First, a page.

Thinking in Navigation. Thinking in React is a featured post on Facebook's React website.
Step by step, it takes you through the thought process of building a searchable product data table in React. It's a great post but the thought process is flawed. I'll explain the flaw and how you can use the Navigation router to correct it. The flaw appears in step 3 when the author identifies what data belongs in React state. To make the identification he asks three questions of each piece of data: Is it passed in from a parent via props? From these questions he concludes that the search text and the checkbox make up the React state. Is it part of the URL? The addition of that one question results in quite a different conclusion to step 3: Intro to Meteor with React.
In this tutorial, we’re going to build a Todo app using Meteor and React.
It has scaled very well for us at Facebook and Instagram. One of the many great parts of React is how it makes you think about apps as you build them. In this post, I'll walk you through the thought process of building a searchable product data table using React. Start with a mock # Imagine that we already have a JSON API and a mock from our designer. Our JSON API returns some data that looks like this: Step 1: break the UI into a component hierarchy # The first thing you'll want to do is to draw boxes around every component (and subcomponent) in the mock and give them all names. But how do you know what should be its own component? Since you're often displaying a JSON data model to a user, you'll find that if your model was built correctly, your UI (and therefore your component structure) will map nicely.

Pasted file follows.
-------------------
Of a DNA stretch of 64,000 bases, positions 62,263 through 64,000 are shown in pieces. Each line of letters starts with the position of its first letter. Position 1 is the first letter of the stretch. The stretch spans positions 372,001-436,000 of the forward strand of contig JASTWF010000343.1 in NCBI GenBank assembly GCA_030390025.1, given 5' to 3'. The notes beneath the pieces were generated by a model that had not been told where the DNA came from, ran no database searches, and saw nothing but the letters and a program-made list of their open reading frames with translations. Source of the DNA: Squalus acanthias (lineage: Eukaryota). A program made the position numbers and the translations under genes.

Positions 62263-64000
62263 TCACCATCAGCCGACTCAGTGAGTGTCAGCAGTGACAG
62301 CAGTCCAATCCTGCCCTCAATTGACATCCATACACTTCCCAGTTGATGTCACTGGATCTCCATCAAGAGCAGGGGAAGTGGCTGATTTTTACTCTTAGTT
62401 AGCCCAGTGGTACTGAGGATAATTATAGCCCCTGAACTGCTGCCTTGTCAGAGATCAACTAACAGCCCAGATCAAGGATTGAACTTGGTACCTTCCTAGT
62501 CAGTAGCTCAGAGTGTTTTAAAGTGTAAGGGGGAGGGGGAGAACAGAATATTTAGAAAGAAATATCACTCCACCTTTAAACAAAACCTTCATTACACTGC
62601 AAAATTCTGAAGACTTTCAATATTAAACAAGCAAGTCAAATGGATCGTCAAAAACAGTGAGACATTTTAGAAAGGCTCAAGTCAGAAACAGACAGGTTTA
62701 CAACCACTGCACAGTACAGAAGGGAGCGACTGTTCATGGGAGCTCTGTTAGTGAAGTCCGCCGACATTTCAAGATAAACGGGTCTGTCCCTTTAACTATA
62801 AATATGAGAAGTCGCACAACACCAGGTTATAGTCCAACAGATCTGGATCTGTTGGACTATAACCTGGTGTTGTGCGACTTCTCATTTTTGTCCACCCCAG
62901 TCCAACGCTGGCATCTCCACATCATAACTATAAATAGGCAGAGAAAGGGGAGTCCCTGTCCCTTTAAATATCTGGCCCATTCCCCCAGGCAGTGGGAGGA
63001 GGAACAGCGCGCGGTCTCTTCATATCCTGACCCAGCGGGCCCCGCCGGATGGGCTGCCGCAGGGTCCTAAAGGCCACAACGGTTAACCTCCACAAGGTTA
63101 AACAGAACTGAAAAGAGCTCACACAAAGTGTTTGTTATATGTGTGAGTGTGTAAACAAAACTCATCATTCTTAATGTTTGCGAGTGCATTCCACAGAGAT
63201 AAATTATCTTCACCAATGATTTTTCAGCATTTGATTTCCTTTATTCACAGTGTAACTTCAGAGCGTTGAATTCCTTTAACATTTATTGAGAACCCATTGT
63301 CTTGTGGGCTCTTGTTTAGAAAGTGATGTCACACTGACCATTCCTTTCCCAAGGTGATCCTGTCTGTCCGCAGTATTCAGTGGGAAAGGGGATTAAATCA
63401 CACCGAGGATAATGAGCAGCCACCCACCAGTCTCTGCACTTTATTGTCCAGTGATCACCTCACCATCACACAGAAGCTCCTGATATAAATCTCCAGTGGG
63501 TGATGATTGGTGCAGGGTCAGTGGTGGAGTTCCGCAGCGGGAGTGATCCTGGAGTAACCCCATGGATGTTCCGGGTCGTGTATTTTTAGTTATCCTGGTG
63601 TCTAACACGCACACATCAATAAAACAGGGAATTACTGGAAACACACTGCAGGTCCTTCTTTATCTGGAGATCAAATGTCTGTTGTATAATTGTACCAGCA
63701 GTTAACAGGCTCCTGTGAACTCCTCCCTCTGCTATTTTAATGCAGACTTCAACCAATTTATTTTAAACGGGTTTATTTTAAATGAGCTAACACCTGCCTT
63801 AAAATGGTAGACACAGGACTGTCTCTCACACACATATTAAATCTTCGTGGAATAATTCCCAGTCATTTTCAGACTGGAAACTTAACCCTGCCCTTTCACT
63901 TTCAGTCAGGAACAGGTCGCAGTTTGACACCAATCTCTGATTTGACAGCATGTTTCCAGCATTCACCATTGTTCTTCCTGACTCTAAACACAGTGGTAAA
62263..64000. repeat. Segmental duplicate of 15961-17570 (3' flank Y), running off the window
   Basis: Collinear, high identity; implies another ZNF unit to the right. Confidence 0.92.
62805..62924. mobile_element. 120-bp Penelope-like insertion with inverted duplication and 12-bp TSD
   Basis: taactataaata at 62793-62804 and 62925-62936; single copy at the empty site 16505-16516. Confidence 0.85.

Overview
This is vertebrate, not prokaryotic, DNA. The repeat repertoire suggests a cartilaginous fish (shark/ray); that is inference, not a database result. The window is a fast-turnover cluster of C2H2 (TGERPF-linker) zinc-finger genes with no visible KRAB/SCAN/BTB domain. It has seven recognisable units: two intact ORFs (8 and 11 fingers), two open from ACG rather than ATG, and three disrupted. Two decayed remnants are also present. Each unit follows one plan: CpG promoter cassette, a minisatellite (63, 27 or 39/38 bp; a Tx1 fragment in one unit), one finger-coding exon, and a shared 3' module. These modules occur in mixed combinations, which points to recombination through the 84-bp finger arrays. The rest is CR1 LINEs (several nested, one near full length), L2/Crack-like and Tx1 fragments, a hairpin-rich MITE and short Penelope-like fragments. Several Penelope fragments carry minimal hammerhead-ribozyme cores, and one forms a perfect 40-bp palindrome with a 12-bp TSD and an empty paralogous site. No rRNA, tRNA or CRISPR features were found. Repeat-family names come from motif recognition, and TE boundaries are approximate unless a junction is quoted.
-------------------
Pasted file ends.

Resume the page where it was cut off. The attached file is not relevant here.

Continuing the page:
You'll see here that we have five components in our simple app. So finally, our state is: